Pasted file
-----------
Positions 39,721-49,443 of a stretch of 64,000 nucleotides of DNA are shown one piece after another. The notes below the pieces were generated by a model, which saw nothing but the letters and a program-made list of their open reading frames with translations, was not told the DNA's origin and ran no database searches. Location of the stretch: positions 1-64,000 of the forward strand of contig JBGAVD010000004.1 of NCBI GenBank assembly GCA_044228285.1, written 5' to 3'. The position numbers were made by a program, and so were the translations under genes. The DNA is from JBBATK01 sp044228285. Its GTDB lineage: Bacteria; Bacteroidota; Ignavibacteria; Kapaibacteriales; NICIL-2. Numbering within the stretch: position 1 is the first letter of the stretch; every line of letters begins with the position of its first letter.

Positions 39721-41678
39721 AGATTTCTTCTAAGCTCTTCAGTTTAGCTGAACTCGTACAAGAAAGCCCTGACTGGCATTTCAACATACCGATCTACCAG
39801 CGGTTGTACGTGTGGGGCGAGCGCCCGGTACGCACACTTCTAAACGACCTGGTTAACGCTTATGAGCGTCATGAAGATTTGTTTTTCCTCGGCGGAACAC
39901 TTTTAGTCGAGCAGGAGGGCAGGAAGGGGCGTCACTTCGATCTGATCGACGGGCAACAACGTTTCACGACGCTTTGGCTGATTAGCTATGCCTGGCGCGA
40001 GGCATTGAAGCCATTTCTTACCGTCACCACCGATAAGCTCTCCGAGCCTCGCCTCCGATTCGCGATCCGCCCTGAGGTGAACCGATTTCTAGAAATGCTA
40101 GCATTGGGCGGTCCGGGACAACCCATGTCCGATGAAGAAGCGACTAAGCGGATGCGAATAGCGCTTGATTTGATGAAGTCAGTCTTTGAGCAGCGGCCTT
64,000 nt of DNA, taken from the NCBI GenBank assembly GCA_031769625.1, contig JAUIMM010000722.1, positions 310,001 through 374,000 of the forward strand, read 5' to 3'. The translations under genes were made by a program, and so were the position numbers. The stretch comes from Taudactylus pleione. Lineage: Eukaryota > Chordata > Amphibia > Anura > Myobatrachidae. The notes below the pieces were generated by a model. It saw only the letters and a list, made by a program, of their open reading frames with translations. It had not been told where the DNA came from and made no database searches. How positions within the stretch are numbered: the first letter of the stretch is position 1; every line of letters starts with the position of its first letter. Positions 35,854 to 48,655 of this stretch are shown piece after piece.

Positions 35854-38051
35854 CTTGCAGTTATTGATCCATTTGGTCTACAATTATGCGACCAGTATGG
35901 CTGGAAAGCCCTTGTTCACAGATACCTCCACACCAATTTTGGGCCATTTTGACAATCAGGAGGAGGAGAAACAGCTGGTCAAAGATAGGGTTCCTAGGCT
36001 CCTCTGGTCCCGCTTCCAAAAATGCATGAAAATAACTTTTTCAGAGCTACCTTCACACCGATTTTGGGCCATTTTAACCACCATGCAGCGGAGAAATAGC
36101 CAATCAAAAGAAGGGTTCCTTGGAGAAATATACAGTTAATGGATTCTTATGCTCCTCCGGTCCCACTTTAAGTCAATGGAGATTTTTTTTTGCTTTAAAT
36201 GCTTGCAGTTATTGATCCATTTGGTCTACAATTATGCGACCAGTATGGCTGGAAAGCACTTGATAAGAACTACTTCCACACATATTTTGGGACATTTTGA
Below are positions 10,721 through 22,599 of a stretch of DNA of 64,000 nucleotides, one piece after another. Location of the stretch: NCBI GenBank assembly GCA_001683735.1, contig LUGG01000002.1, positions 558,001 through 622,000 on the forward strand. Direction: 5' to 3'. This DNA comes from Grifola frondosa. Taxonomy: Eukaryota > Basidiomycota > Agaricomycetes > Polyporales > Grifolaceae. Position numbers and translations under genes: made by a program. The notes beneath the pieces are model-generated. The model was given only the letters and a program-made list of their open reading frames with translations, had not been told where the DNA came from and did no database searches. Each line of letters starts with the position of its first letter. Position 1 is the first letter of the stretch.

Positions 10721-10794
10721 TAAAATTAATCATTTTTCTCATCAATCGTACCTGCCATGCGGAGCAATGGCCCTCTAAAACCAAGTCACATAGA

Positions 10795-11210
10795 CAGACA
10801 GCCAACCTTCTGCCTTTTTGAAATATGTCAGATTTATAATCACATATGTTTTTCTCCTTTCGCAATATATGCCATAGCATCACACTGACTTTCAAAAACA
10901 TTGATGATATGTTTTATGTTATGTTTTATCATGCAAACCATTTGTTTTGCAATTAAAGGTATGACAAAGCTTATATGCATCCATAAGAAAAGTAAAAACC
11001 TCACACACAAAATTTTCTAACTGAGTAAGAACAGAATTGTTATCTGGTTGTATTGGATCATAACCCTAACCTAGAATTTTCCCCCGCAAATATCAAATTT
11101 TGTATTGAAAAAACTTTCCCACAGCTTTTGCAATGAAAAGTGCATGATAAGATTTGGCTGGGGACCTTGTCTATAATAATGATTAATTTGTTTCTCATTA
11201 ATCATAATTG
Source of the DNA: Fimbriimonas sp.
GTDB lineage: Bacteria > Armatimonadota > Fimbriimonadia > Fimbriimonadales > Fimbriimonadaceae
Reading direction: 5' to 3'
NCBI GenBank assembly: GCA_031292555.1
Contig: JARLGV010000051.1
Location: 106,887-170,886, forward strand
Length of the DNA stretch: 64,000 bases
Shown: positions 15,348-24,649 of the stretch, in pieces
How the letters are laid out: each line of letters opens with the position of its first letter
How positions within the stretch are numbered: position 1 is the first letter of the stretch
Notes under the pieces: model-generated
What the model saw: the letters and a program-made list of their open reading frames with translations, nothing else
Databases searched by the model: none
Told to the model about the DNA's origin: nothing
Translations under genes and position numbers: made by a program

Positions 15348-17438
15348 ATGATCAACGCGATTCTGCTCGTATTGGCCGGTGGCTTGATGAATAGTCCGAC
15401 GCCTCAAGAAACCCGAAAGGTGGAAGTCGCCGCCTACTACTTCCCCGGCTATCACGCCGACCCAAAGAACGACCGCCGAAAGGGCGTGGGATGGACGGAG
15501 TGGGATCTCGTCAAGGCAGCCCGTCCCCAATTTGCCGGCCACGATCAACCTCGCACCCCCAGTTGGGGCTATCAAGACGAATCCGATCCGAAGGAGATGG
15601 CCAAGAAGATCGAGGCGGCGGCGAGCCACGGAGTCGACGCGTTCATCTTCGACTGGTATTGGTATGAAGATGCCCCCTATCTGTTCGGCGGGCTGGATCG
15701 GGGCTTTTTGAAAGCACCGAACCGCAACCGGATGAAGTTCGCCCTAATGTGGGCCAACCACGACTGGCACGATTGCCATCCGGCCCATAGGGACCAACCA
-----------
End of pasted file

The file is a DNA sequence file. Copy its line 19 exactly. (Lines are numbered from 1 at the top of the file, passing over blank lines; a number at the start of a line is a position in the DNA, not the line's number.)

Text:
10795 CAGACA